More Than Just a Book Report: The Benefits of a Five-Minute Conversation


More Than Just a Book Report: The Benefits of a Five-Minute Conversation

As an English teacher, one of my goals is to try to convince students that reading can be a pleasurable pastime, something that can expand their imagination and increase their knowledge. And how do I do this? By encouraging them to read books outside the assigned curriculum. I set some parameters, offer a variety of suggested books, give them class time for reading, and then sit back and watch my students turn into voracious little readers.

To keep tabs on students’ progress in completing this reading assignment, I have them do a book talk with me when they’ve finished a book. Students will schedule a time to meet with me (usually at lunch or before or after school), and I will ask them questions about the book to see how well they understood and enjoyed the book. Over the years, I’ve found that this is not only a great accountability measure, but it is an excellent way to get to know my students on a more personal level.

The Logistics:

  1. Set a page limit that is within reach of your students. For high school students, for example, you may want to have them read roughly 10 pages per school day. If you teach lower grades, you might go with a lower number.
  2. Your school site or district may already have rules about independent reading, but the three suggested rules are:
    • The book has to be something they have not read before
    • It has to be an appropriate reading level
    • It has to be a book that their parents or guardians approve of (I use this as the “inappropriate content” filter).
    • Aside from these, give your students the freedom to read books that they find interesting and enjoyable.
  3. Provide your students with a list of recommended books. (Check out Amy’s Bookshelf for great book lists for all ages!) There are few more gratifying things about being a teacher than watching a student fall in love with one of your favorite books. So create your own recommended reading list to give to students, or talk to your school librarian to collaborate on a list. Invest in creating a classroom library of books for students to borrow, and take your class to the school library once a month or so to let them pick out a book.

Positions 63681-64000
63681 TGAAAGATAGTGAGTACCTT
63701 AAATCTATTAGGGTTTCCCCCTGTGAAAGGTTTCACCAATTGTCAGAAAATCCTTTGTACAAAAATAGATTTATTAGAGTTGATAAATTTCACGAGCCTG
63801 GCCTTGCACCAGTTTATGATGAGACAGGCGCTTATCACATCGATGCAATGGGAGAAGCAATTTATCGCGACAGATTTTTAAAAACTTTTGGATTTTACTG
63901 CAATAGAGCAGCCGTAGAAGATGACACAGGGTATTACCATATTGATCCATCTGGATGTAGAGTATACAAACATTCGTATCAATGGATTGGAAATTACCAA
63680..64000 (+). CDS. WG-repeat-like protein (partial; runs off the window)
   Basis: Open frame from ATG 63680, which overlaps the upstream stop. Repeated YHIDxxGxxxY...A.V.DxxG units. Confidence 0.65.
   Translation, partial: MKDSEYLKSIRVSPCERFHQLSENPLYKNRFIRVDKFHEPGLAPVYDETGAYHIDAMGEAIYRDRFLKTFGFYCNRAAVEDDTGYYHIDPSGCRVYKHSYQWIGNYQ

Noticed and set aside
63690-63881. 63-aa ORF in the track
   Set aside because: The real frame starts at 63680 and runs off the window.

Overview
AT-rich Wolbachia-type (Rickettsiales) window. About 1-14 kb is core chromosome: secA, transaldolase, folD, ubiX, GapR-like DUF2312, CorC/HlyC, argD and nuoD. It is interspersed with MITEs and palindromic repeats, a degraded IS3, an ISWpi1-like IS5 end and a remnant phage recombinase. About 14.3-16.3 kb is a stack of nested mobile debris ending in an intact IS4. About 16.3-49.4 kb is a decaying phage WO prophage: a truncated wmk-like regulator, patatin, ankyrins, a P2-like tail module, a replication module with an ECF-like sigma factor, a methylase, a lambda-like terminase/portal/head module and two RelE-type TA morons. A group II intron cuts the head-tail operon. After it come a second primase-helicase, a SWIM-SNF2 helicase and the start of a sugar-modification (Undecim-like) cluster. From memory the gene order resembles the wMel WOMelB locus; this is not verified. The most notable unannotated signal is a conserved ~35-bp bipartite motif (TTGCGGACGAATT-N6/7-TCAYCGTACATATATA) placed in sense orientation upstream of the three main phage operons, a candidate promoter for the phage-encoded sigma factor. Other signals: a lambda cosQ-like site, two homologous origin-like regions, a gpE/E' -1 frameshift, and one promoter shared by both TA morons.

4. Give students class time to read. This can be difficult at the secondary level because we have so much content to get through and so little time to do it, but you can likely afford 20-30 minutes per week for reading. This helps students establish the practice of reading, and helps eliminate the excuses of not having enough time to complete the reading requirement.
  5. When students have finished their book, have them schedule a time to do a book interview. During these five-minute conversations, ask them about details in the book like characters, plot points, conflicts, etc. You could also open the book up to a random page, read a paragraph, and have the student tell you what is happening in that part of the book.

The Benefits:

  • The more students read, the better thinkers and writers they will be. This will have benefits not only in English Language Arts but in all subject areas. Plus, there are the lasting benefits of developing in students a lifelong love of reading.
  • Doing book talks eliminates written reports that need to be read, scored, and filed by you, the teacher. Ain’t nobody got time for that!
  • Enjoy some one-on-one time with each student. At the secondary level, anywhere between 100 and 170 students come in and out of our classrooms each day. And not all of those students are active, vocal participants in class discussions and activities. This may be the only time you actually hear these students’ voices and have a real conversation with them.
  • Fostering relationships with your students through these book talks will have a great impact on your classroom community.

Book talks give you an opportunity to get to know your students on a more personal level. Talking about a book is a great segue into conversations about other topics. It’s a chance to recommend other books to them, as well as for them to recommend books to you. It gives us a chance to see our students as real people with real interests and hobbies. It can be genuinely surprising what you learn from your students in just five short minutes.

Also Check Out:

More Than Just a Book Report: The Benefits of a Five-Minute Conversation

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ryan m blanck

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Ryan is a high school English teacher. He is also a husband, father, writer, and LEGO artist. He loves movies (especially old Hollywood musicals) and is a huge baseball fan.

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